As Yoffie explained in a recent essay in Haaretz, to combat Hamas, Israel needs to quit Judea, Samaria and Jerusalem, as it quit Gaza in 2005, because then Fatah will make peace with Israel.

Like the Israeli leftists they adore, neither Yoffie nor his fellow leftist Jews have ever explained how peace with Fatah will solve Israel’s problem with Hamas. They never explain how such a peace will pacify or otherwise tame Hamas, an organization committed to the commission of the genocide of world Jewry.

These are distressing times for Israel. For over a week, more than four million Israelis have been forced to run to bomb shelters to protect themselves from Hamas’s attempts to slaughter civilians with rockets in order to advance its ultimate aim of genocide.

And even as Palestinian officials acknowledge the nature of this war, rather than rethink their support for genocidal terrorists anti-Israel activists in the US and Europe redouble their support for the Palestinians, by among other things engaging in violent assaults on local Jews. In so doing, they demonstrate that they share the Palestinians’ ultimate objective.

These activists are in turn supported by the leftist academia.

Their efforts are buoyed by the media which, at a minimum, fail to report on the nature of the campaign against Israel and generally, actively strive to obfuscate it. Leftist Jews, while compelled to condemn Hamas rocket fire, (but not rocket fire by Fatah militias), nonetheless make clear that at a minimum, Israel is also to blame for the Palestinian assault because it doesn’t give other Palestinians its heartland and capital city.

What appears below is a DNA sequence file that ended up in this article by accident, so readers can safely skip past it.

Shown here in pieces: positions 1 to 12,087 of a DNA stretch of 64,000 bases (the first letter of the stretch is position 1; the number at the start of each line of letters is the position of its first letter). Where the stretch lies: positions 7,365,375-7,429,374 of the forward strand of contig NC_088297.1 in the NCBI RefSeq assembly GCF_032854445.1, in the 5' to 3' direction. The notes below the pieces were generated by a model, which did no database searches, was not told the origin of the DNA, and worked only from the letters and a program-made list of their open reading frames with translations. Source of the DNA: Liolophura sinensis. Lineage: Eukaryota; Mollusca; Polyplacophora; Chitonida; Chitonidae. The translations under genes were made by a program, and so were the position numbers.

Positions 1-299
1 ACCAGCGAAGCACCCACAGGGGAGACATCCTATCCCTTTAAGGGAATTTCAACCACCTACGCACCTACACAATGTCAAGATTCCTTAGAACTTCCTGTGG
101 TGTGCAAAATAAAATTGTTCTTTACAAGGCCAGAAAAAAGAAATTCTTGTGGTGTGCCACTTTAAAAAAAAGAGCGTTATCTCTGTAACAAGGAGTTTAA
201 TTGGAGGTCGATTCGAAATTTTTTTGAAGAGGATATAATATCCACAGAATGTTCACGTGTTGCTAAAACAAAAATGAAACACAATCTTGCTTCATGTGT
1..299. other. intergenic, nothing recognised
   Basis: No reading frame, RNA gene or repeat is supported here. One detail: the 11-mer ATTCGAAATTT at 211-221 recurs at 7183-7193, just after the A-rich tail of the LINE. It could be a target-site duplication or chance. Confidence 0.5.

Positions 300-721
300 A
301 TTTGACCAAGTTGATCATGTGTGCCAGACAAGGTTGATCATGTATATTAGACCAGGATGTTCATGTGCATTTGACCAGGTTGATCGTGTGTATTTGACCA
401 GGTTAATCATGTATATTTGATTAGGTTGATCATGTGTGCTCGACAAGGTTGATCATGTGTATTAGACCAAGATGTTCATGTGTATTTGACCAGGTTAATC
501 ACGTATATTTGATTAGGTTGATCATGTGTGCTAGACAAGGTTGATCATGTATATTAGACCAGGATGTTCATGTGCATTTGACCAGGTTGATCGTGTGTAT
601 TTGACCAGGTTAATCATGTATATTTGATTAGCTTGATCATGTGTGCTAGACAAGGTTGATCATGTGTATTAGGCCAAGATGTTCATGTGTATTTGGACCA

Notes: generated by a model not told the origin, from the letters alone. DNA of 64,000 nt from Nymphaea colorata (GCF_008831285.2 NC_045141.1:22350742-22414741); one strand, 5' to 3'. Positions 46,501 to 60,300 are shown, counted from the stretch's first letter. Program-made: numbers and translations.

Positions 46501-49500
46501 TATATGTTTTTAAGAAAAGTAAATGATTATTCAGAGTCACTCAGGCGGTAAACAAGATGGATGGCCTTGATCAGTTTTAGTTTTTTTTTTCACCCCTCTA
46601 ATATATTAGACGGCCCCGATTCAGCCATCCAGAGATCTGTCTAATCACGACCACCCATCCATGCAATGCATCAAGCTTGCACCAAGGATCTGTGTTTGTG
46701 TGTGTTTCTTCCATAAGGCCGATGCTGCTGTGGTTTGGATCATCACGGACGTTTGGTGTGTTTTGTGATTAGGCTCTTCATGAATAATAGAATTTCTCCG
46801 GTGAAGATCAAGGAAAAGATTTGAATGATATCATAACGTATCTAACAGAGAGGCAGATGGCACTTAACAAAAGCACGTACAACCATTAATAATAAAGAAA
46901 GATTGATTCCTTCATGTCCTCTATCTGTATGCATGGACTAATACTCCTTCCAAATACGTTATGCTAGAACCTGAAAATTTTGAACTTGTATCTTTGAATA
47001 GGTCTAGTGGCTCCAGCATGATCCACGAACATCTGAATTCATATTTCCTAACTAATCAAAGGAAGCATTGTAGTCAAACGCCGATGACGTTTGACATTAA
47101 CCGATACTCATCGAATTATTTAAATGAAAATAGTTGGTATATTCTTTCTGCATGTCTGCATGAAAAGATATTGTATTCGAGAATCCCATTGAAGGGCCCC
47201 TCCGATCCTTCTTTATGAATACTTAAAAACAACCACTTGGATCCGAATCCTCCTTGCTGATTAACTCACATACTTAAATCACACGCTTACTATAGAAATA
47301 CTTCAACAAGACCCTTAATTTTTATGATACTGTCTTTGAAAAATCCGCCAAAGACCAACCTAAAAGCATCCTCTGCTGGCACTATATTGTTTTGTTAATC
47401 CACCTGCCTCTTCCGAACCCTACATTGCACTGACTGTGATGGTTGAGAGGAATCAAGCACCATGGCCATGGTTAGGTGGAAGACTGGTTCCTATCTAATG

Finally, as we see with US-led Western demand that Israel reach a cease-fire with Hamas without first defeating the Palestinian terror machine in Gaza, the activists, the professoriate and the media are joined by political leaders who all agree that inciting and acting on behalf of the genocide of Jewry is not a disqualifying offense.

A fond farewell to Derek Jeter

American League shortstop Derek Jeter, of the New York Yankees, singles during the third inning of the MLB All-Star baseball game, Tuesday, July 15, 2014, in Minneapolis. (AP Photo/Paul Sancya)

The voice of the late Bob Sheppard came over the public address to introduce Derek Jeter’s at-bat, as it always does at Yankee Stadium, a surprise gesture that seemed to make Captain Cool pause.
As 41,000 fans rose as one and serenaded Jeter with a standing ovation, time froze for one of those perfect sports moments that we’ll remember fondly 20, 30 years from now.
National League starter Adam Wainwright placed his glove on the ground, stepped off the mound and joined his teammates in applause. Fans chanted “De-rek Je-ter” over and over. Target Field felt alive.